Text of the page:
Sea Creatures

Cordelia Lynn
Hampstead Downtairs / Celia Atkin
Hampstead Theatre Downstairs

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Tom Mothersdale as Mark, Thusitha Jayasundera as Sarah, Grace Saif as Toni and Geraldine Alexander as Shirley Credit: Marc Brenner
Grace Saif as Toni and Thusitha Jayasundera as Sarah Credit: Marc Brenner
Pearl Chanda as George, Grace Saif as Toni and Tom Mothersdale as Mark Credit: Marc Brenner
June Watson as Old Woman Credit: Marc Brenner
Geraldine Alexander as Shirley Credit: Marc Brenner
Tony Turner as Fred the Fisherman Credit: Marc Brenner

Philosophy academic Shirley, her lover Sarah and her daughters—George, who is pregnant with an unwanted baby, and youngest Toni, who has learning difficulties—are spending the summer in their holiday home by the sea. But there is somebody missing: a third daughter, Robin. Toni thinks Robin is gong to turn up with her boyfriend Mark, but that is wishful thinking, he arrives alone, hoping to find Robin already there. Her absence hangs over the whole play.

The surging waves of Max Pappenheim’s soundscape and Jack Knowles’s elemental lighting make the sea an additional character with a climactic thunderstorm and who knows what might emerge from the waters. There is a hint that a fisherman grandfather’s ghost is still around. Lobsters scuttle across the kitchen floor escaping boiling and the play seems to borrow the idea of the shapeshifting Selkies, seals who can shed their skin and come out of the water to appear human.

Mark has been writing his PhD dissertation and wants Shirley to read it. When he turns up bereft in this all-female household, he counters any intimidation by instructing Toni in kitchen skills. She may seem childish for at 22, but she can handle him. Tom Mothersdale and Grace Said play off each other delightfully, but can one believe all Toni tells him? Does Sarah really only paint lobsters? Should we believe George’s story of how Robin made Shirley deaf in one ear?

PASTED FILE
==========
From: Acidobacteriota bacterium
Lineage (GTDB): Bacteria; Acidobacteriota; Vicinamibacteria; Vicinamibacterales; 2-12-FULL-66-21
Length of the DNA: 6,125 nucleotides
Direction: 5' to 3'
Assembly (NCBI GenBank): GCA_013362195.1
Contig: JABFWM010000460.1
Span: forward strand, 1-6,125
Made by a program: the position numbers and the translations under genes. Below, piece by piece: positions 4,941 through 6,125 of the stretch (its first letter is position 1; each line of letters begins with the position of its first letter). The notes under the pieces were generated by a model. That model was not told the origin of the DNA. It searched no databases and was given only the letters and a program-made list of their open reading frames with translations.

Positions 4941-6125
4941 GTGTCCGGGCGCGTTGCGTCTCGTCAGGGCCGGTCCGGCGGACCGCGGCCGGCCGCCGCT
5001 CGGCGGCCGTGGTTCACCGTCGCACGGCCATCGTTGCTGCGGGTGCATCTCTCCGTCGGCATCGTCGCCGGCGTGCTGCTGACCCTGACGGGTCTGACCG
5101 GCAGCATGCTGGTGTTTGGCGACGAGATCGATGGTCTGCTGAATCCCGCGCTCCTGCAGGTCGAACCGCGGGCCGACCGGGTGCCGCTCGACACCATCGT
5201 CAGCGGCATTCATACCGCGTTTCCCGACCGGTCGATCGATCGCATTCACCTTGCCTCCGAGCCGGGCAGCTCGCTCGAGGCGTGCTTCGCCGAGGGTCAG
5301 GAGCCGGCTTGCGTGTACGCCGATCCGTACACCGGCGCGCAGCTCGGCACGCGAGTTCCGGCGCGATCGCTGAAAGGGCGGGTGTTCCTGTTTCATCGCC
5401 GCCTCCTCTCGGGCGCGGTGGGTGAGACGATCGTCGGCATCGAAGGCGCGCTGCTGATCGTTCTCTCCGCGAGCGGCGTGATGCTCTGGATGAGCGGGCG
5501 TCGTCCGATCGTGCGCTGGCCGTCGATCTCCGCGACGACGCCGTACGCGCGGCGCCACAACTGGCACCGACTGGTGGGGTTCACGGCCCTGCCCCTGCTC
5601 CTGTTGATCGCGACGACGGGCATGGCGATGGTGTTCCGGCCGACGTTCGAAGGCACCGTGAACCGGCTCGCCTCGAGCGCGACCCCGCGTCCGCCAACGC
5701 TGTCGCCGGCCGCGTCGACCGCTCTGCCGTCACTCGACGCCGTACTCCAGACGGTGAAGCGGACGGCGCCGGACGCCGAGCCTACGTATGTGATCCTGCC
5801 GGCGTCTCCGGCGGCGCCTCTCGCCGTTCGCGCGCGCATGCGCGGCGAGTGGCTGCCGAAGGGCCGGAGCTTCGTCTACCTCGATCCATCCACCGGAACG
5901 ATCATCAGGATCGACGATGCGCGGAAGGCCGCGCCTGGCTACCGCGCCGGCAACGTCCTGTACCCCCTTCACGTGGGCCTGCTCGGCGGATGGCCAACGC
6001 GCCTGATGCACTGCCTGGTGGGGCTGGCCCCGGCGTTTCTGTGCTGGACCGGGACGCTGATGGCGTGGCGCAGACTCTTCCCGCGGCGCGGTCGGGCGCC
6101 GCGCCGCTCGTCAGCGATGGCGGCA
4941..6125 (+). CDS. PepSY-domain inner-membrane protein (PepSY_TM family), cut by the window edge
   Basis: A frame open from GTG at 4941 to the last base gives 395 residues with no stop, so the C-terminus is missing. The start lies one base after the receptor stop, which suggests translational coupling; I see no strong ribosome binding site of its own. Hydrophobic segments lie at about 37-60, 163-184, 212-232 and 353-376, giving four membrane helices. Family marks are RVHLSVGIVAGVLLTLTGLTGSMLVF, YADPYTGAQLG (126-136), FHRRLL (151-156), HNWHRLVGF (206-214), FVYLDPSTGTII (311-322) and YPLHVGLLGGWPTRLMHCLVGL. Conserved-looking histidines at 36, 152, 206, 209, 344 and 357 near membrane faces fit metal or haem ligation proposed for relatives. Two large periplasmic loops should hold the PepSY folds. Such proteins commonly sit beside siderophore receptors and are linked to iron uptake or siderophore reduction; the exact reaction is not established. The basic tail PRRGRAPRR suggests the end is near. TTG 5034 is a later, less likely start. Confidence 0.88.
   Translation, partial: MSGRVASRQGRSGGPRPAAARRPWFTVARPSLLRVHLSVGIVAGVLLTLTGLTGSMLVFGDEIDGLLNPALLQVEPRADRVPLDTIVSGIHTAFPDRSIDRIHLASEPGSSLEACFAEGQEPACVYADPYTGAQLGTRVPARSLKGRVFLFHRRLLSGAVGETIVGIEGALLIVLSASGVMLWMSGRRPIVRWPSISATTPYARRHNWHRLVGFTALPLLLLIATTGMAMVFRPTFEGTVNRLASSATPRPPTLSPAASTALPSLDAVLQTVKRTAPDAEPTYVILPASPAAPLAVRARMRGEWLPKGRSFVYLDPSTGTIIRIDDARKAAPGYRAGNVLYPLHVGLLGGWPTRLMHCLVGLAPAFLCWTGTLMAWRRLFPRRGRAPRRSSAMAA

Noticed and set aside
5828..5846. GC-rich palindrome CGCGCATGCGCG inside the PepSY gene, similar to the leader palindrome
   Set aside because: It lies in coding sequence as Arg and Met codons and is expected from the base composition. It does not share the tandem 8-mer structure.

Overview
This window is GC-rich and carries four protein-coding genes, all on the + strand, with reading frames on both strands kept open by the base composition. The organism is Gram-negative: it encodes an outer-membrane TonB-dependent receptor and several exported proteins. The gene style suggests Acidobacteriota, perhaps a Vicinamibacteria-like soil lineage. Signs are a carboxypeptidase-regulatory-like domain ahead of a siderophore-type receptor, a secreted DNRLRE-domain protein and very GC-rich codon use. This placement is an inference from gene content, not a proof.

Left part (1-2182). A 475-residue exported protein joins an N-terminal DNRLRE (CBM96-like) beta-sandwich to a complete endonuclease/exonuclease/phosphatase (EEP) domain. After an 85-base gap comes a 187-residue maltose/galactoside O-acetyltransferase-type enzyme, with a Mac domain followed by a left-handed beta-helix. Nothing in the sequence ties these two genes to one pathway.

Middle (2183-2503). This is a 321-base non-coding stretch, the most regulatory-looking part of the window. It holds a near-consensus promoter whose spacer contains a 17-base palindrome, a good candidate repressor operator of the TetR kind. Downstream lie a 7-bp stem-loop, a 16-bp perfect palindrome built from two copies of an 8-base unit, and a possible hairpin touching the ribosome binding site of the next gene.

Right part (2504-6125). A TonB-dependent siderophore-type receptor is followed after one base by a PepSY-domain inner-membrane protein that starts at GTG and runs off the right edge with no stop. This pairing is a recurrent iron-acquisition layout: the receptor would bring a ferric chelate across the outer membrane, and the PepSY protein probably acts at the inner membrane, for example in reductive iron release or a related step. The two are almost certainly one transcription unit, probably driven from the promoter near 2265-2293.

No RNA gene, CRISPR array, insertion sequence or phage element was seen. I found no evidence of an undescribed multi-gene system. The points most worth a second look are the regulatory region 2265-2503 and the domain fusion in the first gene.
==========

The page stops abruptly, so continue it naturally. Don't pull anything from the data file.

Sea Creatures is a mixture of actual and magical realism. Though it is clearly about loss and the emptiness left by absence, it avoids the explicit. It is sometimes amusing and can be momentarily moving without producing real involvement, but director James Macdonald melds its elements masterfully and the cast give flesh to lightly drawn characters.

Geraldine Alexander’s Shirley, perhaps on the edge of early Alzheimer’s, disappears to write every day but is actually sleeping, Pearl Chanda as George still smokes and drinks despite the baby she treats as a burden—perhaps she just doesn’t like men: she refers to the sisters’ fathers as “the sperm banks”—and Thusitha Jayasundera as Sarah provides a calm core for this female family. Tony Turner makes a relaxed contrast to the household’s tension as a friendly fisherman who drops by and tells stories, including one of a young woman who met a stranger on the beach with a beautiful voice and casts her heart in the waves, and June Watson is very touching as an elderly woman who could be a Selkie for she says she has lost her skin.

These poetic elements, along with a mysterious trail of sand, a dead swallow, the thunderstorm drenching and the surging sea seem full of symbolism but, like the occasions when a moment of action is repeated with a change to the dialogue, are not easily interpreted. Sea Creatures offers nearly two hours (no interval) of being intrigued, but may leave you baffled.

Reviewer: Howard Loxton

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